The newly developed "STROKE Perception Report" is a valid and reliable tool for evaluating the quality of hospital care for acute stroke, reports a study in the Journal of Neuroscience Nursing, official journal of the American Association of Neuroscience Nurses. The journal is published in the Lippincott portfolio by Wolters Kluwer.
Focusing on the three most important areas identified by stroke patients and their families, the new survey provides hospitals with a "report card" on patient perceptions of the quality of acute stroke care. Anne W. Alexandrov, PhD, of PhD RN CCRN ANVP-BC NVRN-BC FAAN, of Health Outcomes Institute, LLC, and University of Tennessee Health Science Center is lead author of the new study.
New insights into patient and family ratings of quality of stroke care
The researchers describe the development and evaluation of the STROKE (Stroke Treatment, Risk, Outcome Knowledge, Education) Perception Report. In an initial qualitative study, they performed focus groups with patients hospitalized for disabling strokes and their families. On thematic analysis of those discussions, the researchers identified three themes "perceived as essential to the provision of high-quality acute stroke care":
- Fast Action to Diagnose and Treat Stroke. Participants described the importance of fast action by doctors and nurses to respond to stroke symptoms. They understood the critical importance of immediate treatment for stroke, such as the use of "clot-buster" drugs when indicated.
- Genuine Caring. Participants emphasized the importance of feeling genuinely cared for. They placed a high value on patience, respect, and kindness, engaged listening, and trust in caregivers.
- Education to Prevent and Respond to Future Strokes. Patients and families understood the importance of being knowledgeable about stroke and being prepared to prevent, recognize, and respond to future strokes. They appreciated providers' patience in teaching them about stroke warning signs, risk factors, and lifestyle changes to reduce risk.
Based on these three themes, Dr. Alexandrov and colleagues developed the 30-question survey. They performed a quantitative study including a diverse sample of more than 1,000 patients and their family members at 35 certified stroke centers across the United States. Patients/families completed the survey right before leaving the hospital, ensuring high survey return rates with the best possible recall of the hospital experience.
The results provided important statistics on the psychometric performance of the STROKE Perception Report, establishing its validity and reliability. The evaluation also highlighted the importance of the three themes - which, taken together, explained most of the variation in patients' and families' ratings of the quality of acute stroke care. There were no significant differences in ratings by race/ethnicity or length of hospital stay.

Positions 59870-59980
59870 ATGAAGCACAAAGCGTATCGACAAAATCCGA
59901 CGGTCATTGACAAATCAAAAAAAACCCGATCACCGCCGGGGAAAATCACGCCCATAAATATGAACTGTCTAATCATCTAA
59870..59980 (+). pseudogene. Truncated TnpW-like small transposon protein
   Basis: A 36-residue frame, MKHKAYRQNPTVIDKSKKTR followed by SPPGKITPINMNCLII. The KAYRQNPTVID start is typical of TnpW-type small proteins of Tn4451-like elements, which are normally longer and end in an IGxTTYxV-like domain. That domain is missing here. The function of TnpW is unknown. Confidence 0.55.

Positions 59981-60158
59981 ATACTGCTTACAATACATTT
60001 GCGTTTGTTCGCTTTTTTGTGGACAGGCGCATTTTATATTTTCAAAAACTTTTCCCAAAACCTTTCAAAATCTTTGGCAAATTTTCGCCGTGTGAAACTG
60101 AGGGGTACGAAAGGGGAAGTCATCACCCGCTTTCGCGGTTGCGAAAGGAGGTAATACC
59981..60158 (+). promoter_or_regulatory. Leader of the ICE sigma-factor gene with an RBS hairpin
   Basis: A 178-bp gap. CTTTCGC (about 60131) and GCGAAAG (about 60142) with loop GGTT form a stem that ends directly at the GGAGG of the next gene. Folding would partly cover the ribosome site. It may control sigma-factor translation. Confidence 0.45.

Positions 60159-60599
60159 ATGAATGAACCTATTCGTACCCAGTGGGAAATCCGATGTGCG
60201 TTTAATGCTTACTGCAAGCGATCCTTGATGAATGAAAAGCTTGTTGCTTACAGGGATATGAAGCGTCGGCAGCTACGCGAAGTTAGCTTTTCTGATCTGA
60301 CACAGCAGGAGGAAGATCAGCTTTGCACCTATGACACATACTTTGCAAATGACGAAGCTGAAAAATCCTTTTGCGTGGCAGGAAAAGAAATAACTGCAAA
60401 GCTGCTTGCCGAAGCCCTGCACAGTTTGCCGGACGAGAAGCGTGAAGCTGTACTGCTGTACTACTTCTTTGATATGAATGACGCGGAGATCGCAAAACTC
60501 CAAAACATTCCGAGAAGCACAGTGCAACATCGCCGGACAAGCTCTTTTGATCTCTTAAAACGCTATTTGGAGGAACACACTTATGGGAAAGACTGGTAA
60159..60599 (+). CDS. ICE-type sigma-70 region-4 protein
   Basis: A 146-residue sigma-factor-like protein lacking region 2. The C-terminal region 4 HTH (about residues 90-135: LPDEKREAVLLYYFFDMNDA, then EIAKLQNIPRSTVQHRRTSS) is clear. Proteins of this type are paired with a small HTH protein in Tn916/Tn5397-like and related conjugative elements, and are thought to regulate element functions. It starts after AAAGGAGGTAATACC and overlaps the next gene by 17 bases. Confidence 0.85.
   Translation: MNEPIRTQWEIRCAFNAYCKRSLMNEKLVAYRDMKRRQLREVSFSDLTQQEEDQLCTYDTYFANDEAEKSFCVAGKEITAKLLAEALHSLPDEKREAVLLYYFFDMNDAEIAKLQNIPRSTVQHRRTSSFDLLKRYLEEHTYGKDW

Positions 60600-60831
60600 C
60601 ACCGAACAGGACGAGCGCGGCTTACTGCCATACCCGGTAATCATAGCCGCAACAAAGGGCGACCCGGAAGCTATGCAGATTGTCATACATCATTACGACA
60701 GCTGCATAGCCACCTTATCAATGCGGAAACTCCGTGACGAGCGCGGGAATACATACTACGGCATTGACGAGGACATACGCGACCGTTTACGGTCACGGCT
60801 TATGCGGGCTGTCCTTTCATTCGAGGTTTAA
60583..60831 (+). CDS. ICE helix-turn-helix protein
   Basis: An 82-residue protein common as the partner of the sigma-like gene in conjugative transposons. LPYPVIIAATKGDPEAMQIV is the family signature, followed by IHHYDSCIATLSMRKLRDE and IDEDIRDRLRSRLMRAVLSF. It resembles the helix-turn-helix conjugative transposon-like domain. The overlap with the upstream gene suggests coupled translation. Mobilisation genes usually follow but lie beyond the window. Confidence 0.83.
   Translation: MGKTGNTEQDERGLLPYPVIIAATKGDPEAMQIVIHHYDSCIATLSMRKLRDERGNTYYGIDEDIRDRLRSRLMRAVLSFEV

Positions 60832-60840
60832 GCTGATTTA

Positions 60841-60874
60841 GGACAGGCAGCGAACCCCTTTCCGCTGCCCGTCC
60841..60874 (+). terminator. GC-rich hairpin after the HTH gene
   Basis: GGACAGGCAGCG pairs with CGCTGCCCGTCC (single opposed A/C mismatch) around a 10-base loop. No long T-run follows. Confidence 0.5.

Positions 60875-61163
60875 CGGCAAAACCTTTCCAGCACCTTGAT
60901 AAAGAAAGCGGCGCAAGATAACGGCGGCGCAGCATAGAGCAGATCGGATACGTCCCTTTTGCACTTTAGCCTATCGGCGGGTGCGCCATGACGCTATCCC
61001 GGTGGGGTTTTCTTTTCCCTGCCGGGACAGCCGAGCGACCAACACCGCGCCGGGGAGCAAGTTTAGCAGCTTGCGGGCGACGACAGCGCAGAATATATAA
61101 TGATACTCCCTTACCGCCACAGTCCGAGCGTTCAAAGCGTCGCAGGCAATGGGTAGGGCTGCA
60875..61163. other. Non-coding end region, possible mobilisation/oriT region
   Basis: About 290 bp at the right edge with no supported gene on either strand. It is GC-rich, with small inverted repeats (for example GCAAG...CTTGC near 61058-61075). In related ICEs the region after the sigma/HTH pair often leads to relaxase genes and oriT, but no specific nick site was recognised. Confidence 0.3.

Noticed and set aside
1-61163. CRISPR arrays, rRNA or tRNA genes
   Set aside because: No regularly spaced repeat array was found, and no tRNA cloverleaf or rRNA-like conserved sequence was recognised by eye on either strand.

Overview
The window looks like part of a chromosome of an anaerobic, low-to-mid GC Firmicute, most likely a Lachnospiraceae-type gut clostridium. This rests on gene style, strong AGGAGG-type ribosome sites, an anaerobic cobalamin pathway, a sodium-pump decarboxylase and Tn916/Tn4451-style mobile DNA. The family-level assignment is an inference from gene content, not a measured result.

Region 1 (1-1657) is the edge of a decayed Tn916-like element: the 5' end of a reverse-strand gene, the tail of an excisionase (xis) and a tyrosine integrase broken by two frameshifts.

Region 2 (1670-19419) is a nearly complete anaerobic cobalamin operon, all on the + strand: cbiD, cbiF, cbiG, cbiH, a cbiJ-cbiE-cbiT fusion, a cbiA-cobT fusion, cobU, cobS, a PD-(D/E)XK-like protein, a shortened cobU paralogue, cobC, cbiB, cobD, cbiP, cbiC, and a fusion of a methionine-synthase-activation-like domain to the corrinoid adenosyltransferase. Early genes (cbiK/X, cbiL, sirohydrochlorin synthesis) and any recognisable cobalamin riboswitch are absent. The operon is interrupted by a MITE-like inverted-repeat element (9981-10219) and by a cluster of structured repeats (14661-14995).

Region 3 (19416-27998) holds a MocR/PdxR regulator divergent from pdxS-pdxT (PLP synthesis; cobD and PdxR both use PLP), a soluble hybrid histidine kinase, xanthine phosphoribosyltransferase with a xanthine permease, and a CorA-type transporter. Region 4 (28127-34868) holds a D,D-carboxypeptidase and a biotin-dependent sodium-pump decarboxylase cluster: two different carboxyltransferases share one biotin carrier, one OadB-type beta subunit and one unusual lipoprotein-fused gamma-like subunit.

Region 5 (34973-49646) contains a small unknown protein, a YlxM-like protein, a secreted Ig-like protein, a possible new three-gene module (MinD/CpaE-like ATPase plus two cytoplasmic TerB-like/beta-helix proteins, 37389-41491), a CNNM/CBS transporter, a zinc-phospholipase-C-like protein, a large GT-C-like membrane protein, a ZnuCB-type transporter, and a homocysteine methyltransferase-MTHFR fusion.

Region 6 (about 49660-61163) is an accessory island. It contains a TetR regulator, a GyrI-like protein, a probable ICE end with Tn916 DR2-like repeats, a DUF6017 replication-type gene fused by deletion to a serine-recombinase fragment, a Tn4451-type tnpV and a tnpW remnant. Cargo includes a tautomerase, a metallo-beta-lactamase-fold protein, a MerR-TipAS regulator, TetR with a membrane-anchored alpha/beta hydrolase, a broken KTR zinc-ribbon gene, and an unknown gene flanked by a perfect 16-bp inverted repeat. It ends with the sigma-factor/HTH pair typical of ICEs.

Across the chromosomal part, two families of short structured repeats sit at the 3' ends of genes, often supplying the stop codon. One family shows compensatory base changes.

Participating stroke centers received their survey results in the form of a "report card," which provided a snapshot of their quality ratings compared to other hospitals. In a final pilot study, most patients rated survey administration on an electronic pad format as easy to use and more confidential/private than a paper survey.
Patient and family perceptions of the quality of healthcare have become an important part of hospital quality measurements. Patients hospitalized for acute stroke are a "highly vulnerable" group, with high rates of disability at hospital discharge and significant needs for education to reduce risk and increase recognition of stroke symptoms/warning signs.
The new study shows that the STROKE Perception Report provides valuable insights into patients' and families' beliefs about the quality of acute stroke care - including two domains (fast action and education) not addressed by previous surveys. Dr. Alexandrov and coauthors conclude: "By understanding these important perceptions of acute stroke services through the eyes of stroke survivors and caregivers, stroke center hospitals are well positioned to improve and celebrate the care they deliver in support of this vulnerable patient population."
About the Journal of Neuroscience Nursing
The Journal of Neuroscience Nursing (JNN), the official journal of the American Association of Neuroscience Nurses, contains original articles on advances in neurosurgical and neurological techniques as they affect nursing care, theory and research, as well as commentary on the roles of the neuroscience nurse in the health care team.
The journal provides information to nurses and health care professionals working in diverse areas of neuroscience patient care. The information is applicable to professionals working in clinical, research, administrative, and educational settings.
About the American Association of Neuroscience Nurses
Founded in 1968, the American Association of Neuroscience Nurses (AANN) is an organization of more than 5,400 nurses and healthcare professionals worldwide. These professionals work in clinical, research, administrative, and educational settings, covering diverse areas of neuroscience patient care such as multispecialty and neuroscience intensive care units, general neuroscience units, combination units, rehabilitation units, medical-surgical units, pediatric units, emergency and trauma departments, and surgery.